Christmas comes every year. It’s no surprise. It’s on the calendar. Same date every year. Yet still people are not ready. It’s no different today than it was at the first Christmas. The Christmas story reveals that Jesus came to a world that he created, to a people that had long awaited his arrival, but they were not ready. Four types of people are identified.
1. The Busy
While he is not mentioned by name in the Bible, an innkeeper was confronted by a man and his pregnant wife. He turned them away saying he had no room for them. He didn’t have time for the Savior, because he was too busy. It was the census. The tiny hamlet was crowded and his was the only place for lodging. He had rooms to clean, food to serve, decorations to put up, towels to wash, people to care for. He wasn’t an evil man or unsympathetic. He was just busy. That’s all.
The innkeeper reminds me of people who become so consumed with the commotion of Christmas that they miss the Christ of Christmas. They are addicted to activity, not necessarily sinful activity, just things that keep one occupied. The clutter of shopping, parties, concerts, dinners preoccupy their day. They are too busy for the Son of God.
2. The Self-Absorbed
Standing in sharp contrast to the innkeeper is another man who didn’t have time for the Savior. Herod, the King of the Jews, was very old, very sick, and nearly dead. He was a dying man tottering on an unstable throne. Like all despots, he held tightly to the reins of power and brutally removed anyone who got in his way. Over the years he killed his brother-in-law, mother-in-law, and even his own wife. The notion of a baby “born” king of the Jews was a direct threat to his throne. No wonder he tried to kill Jesus. In his eyes, he had no choice. It was kill or be killed. He didn’t have time for another rival. He was ready to kill anyone who was a threat, even a tiny, helpless baby.
Herod is not unlike the men and women today who won’t allow anything to interfere with their career, position in life, ambition, plans, or lifestyle. They won’t let someone else be king of their lives. They see Jesus as a threat so they don’t make time for him. Allegiance to someone else other than themselves is unthinkable.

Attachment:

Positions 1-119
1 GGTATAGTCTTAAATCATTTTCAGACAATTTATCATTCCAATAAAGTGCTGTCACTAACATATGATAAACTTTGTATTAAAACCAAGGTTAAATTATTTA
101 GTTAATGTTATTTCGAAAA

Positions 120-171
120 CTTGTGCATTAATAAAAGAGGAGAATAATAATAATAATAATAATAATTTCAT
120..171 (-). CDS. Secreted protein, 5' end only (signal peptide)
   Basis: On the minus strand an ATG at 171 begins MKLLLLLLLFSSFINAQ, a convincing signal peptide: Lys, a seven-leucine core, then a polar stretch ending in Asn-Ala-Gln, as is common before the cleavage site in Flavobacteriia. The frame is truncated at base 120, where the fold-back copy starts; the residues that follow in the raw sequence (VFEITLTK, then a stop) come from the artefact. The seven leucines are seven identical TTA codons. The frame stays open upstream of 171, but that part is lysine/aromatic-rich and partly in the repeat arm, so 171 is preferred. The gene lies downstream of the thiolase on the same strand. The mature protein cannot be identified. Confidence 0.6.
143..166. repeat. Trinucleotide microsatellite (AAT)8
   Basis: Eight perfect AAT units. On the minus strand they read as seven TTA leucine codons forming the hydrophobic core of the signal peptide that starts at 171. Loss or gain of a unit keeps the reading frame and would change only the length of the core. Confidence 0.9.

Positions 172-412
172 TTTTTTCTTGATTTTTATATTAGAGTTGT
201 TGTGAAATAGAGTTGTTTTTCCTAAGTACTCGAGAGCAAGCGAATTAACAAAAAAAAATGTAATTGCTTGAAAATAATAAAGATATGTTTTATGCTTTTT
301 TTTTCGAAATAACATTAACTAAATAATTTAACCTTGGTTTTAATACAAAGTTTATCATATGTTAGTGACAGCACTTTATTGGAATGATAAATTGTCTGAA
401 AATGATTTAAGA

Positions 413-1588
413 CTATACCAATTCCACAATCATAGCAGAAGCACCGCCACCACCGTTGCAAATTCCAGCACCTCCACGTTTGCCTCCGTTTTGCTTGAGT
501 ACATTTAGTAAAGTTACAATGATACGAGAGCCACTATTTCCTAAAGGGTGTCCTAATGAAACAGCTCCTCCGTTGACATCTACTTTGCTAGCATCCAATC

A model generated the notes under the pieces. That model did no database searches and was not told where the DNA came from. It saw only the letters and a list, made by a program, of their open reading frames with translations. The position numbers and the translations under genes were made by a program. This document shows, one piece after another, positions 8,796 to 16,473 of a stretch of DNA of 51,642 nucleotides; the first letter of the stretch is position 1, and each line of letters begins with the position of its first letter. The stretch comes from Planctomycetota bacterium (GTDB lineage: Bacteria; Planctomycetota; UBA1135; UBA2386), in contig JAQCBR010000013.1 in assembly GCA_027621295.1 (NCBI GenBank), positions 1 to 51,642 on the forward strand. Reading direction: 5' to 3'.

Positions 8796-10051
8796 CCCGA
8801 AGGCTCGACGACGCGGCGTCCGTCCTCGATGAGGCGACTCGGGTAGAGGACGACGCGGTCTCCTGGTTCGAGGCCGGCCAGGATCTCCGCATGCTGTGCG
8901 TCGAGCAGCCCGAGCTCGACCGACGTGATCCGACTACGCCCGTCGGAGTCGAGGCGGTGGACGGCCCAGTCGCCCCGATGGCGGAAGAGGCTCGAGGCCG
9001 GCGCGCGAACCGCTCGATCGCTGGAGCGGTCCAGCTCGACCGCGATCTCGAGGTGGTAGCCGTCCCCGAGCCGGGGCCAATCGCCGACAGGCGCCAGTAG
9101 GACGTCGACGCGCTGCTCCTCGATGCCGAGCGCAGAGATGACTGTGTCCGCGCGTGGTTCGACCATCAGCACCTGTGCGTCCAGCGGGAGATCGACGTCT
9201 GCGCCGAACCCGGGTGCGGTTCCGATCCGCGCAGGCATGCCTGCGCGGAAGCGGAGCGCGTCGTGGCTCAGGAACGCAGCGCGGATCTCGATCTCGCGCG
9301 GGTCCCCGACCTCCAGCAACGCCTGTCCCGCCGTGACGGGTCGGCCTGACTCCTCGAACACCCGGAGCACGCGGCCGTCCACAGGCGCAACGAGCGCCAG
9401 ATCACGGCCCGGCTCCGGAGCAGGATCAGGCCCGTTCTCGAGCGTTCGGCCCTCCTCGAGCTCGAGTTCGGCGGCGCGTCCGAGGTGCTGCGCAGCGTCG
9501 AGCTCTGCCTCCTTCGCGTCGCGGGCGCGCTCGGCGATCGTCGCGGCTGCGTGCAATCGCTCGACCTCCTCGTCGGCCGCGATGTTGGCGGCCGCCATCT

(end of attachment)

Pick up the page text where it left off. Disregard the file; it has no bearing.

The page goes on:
3. The Familiar
A whole group of people wasn’t ready for Jesus. And, if there were a group of people who should have been aware of the timing of Jesus arrival, it was the chief priests and scribes. They were the theologians, the religious elite of Israel. They had studied the prophecies regarding the coming of the Messiah. They were encouraged to the read the signs of the times for his arrival. They preached of a Deliverer, the Anointed One, which would come to eradicate the oppressors from their country.
They were the theological experts, the guardians of spiritual truth, yet they never bothered to travel the five miles from Jerusalem to Bethlehem to find out for themselves if the Messiah had indeed been born. Surely they, too, saw the star. They heard the news about the infant born in Bethlehem. Why did they not make time for Jesus? Indifference. They didn’t care. They had all the facts but the Messiah was not really important to them. They didn’t have time for the Savior because they felt they didn’t need him. They were self-righteous, believing they were already all that God could ever want of them. They were sickeningly arrogant. They had no time for the Savior. In fact, when Jesus began his public ministry, it was these same men that despised Jesus and ultimately plotted his murder.
4. The Procrastinator
One other group of people was present who wasn’t ready for Jesus. They are not mentioned in this text, but they exist. They live in every age. They are the people who are not ready for Jesus because of delay. We have a name for them—procrastinators. The procrastinators saw the star, heard of the baby, knew that something strange and wonderful was happening, and wanted to check it out, but never got around to it. They were going to do it—just later. They had the opportunity of a lifetime. The very Savior of the world was within their grasp, but they put off going to the manager to see the baby Jesus.
Procrastinators are in each generation. They know what they should do but fail to act because of a lack of urgency. “There’s no hurry,” they say. There is always tomorrow. It is communicated in such phrases as, “I’ll buy the gift after Christmas, when it goes on sale.” “I’ll write the thank you note after things slow down.” “I’ll see my Dad when the holidays are over. I’ll have more time then.” “I’ll give my heart to Jesus next Sunday.” But tomorrow never comes. The opportunity is lost.
Of the four types of people mentioned above who are you most like?
Are you like the innkeeper? Are you not ready for Jesus because you are too busy?
Maybe you’re like Herod. You’re not ready for Jesus because you’re self-absorbed in your own agenda.
Or, perhaps, you identify with the religious leaders. You’re familiar with Jesus, but your heart is covered with calluses. You’ve heard the story so many times that you don’t hear it anymore and you just don’t care. So you’re saying, “Why bother?”
Does the procrastinator group resonate with you? You know the need and realize the peril, but would rather wait? Are you whispering to yourself, “There’s no hurry? I’ll make time for Jesus later.”
Let’s get ready for Christmas beginning now. Christmas is going to come whether we are ready or not. And Jesus is going to come again, whether we are ready or not. While there is still time let’s get ready for Christmas and for Jesus. And if you have to choose one over the other, it’s best to be ready for Jesus.